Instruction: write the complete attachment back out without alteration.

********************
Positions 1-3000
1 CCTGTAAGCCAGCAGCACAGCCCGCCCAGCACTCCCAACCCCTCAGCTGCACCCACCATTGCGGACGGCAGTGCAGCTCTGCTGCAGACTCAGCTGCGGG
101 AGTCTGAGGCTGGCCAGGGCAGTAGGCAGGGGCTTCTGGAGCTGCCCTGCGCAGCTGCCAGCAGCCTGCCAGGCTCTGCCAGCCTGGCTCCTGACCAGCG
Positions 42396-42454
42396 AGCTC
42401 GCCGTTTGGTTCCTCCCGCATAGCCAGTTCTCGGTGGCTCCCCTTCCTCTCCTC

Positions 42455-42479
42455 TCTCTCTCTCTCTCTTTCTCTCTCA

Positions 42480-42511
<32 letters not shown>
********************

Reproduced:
Positions 1-3000
1 CCTGTAAGCCAGCAGCACAGCCCGCCCAGCACTCCCAACCCCTCAGCTGCACCCACCATTGCGGACGGCAGTGCAGCTCTGCTGCAGACTCAGCTGCGGG
101 AGTCTGAGGCTGGCCAGGGCAGTAGGCAGGGGCTTCTGGAGCTGCCCTGCGCAGCTGCCAGCAGCCTGCCAGGCTCTGCCAGCCTGGCTCCTGACCAGCG
Positions 42396-42454
42396 AGCTC
42401 GCCGTTTGGTTCCTCCCGCATAGCCAGTTCTCGGTGGCTCCCCTTCCTCTCCTC

Positions 42455-42479
42455 TCTCTCTCTCTCTCTTTCTCTCTCA

Positions 42480-42511
<32 letters not shown>